Aside from improving your subject line to increase your open rate, you may also want to consider your From Name.
It’s important to have a From Name that is familiar and recognizable to your subscribers.
If there is a sales team or support member they’ve been working with the entire time, it might help to have “Their Name from Your Business” as the From Name.
Improve Your Click-Through Rate (CTR)
Say you’ve solved the issue with your open rates, but your subscribers aren’t clicking on the links in your emails. That’s your next opportunity to improve.
After all, you’re not selling anything directly in your emails. You need them to click-through to your site.
There are a few factors that may come into play:
Is what you’re sending relevant to your subscribers?
If they’re not clicking-through to your website, the answer to that question is very likely a resounding “no.”
They’re simply not going to engage with an email that is of no interest to them.
How can you know what they want?
The links that are being clicked on are one clue.
However, you don’t need to play a guessing game to determine the rest.
Create a survey and send it to your subscribers. Let them tell you what they want to hear about from you.
Is your customer support team receiving the same questions over and over again? Use that to inspire your email content. If you’re more proactive about answering customer questions, you’ll both be providing relevant content and maybe even relieving your support team a bit.
Even if the content of your email campaigns is high quality, it’s possible the design is what’s keeping your subscribers from clicking.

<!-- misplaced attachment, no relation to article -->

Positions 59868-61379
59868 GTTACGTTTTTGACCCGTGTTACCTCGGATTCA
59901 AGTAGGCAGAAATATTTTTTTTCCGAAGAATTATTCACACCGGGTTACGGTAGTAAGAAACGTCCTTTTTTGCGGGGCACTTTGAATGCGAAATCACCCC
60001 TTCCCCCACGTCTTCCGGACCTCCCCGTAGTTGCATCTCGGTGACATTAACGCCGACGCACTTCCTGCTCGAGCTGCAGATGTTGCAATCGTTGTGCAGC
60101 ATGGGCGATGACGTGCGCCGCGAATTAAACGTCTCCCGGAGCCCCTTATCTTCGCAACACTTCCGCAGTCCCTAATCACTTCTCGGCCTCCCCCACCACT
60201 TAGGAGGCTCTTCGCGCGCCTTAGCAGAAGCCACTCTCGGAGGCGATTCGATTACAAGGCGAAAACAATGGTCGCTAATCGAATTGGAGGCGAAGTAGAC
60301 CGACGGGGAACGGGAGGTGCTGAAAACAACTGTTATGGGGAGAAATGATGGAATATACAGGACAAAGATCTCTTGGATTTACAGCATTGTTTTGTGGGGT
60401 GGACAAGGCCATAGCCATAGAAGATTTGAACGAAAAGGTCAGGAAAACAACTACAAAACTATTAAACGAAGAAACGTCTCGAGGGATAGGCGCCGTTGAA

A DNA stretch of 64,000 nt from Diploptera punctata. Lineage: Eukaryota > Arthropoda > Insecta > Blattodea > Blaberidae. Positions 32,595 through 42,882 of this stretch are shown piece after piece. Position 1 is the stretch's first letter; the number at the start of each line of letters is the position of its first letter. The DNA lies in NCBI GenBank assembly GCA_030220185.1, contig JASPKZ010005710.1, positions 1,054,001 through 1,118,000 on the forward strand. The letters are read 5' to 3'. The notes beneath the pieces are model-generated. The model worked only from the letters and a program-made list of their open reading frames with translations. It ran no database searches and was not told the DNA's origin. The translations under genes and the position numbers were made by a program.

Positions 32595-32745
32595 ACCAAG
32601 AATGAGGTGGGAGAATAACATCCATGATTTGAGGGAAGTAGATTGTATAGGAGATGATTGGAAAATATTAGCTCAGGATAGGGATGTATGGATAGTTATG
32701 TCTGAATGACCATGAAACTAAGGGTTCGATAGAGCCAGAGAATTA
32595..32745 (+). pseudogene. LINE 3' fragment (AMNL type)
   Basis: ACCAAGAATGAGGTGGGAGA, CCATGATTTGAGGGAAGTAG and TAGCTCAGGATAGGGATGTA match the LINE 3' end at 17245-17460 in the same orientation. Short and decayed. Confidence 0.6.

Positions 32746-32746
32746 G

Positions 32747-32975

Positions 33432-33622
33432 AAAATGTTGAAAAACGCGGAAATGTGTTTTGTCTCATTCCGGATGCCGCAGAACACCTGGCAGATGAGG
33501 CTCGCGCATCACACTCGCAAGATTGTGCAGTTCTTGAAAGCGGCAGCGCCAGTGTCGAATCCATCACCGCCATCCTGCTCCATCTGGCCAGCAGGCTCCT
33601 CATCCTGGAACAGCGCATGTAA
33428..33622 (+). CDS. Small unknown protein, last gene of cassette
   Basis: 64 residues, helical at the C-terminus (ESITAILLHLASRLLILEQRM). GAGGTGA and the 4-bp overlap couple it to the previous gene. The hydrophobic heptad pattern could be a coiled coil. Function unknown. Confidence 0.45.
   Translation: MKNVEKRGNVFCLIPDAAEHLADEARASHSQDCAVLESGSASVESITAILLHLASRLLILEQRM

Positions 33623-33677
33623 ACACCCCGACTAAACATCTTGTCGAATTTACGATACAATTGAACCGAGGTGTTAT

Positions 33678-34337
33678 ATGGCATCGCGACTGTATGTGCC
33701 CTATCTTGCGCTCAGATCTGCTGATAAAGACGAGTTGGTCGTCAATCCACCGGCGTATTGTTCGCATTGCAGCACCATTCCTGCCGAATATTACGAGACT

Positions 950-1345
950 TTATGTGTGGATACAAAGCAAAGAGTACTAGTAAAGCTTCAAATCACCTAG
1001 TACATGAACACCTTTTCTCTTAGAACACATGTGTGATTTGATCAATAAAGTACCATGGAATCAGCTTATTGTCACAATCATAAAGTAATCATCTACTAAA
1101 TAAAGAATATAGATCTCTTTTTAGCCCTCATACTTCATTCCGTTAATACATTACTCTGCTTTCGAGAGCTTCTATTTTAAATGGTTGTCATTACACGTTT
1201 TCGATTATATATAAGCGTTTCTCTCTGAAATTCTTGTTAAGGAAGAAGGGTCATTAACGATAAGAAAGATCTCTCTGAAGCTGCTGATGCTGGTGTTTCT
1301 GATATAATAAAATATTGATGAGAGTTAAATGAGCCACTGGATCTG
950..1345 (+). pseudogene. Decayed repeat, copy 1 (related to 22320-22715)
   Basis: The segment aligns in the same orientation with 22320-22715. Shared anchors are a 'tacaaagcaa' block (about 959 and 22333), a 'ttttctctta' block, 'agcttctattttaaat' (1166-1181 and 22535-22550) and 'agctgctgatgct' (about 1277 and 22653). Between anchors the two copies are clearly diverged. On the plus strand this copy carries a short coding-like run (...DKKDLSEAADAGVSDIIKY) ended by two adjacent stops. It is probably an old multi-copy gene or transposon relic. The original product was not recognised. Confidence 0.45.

Here are a few things you can do to optimize the design of your email campaigns to help improve CTR:
- Consider your image to text ratio. Your emails should contain 80% text and 20% images. Image heavy emails that don’t go to the spam folder will be slow to load or turned off. That won’t bode well for creating engagement with your emails.
- Include captions with your images. Some subscribers may have images turned off. A caption will help them get the gist of the email even without seeing the image.
- Add a clear CTA. Don’t make it hard for your subscribers to click-through to your site. Your design should not distract from the CTA. Some email marketers see success with both having a text link and a button. That way, you increase your chances of getting a click and cover your bases with how subscribers interact with your emails. Also, make sure any buttons or links you use are mobile friendly and easily clicked on from any device.
The design of your email when it comes to CTAs is important. It’s not the only part of creating effective CTAs.
The ability to write a great CTA is just as important as the design of it.
The way to do it is very similar to crafting a subject line. After all, I did tell you your subject line acts as a CTA to open your email.
So, I’ll reiterate some points and add some new ones:
- Begin with a command verb. Words like “buy,” “shop” or “order.” It can also be “download” or “subscribe.
- Elicit emotion. If you can make your subscribers feel something, they’re far more likely to engage.
- Include your value proposition. Tell them why taking action will be worth their time. Something like “Schedule a time for your free demo” tells a subscriber what action you want them to take and why.
- The FOMO is real. Create a sense of urgency where your subscribers will fear missing out if they don’t act.
Now that you know where you look for opportunities to improve your marketing automation and how to improve them, I want to take a moment to discuss how you can do this with Benchmark Email.
Update An Active Automation in Automation Pro
If you’re already a Benchmark Email user and you’re ready to improve automation, you can log in and get started.
Any thoughts or suggestions on opportunities for improvement in marketing automation? Please share them in the comments below!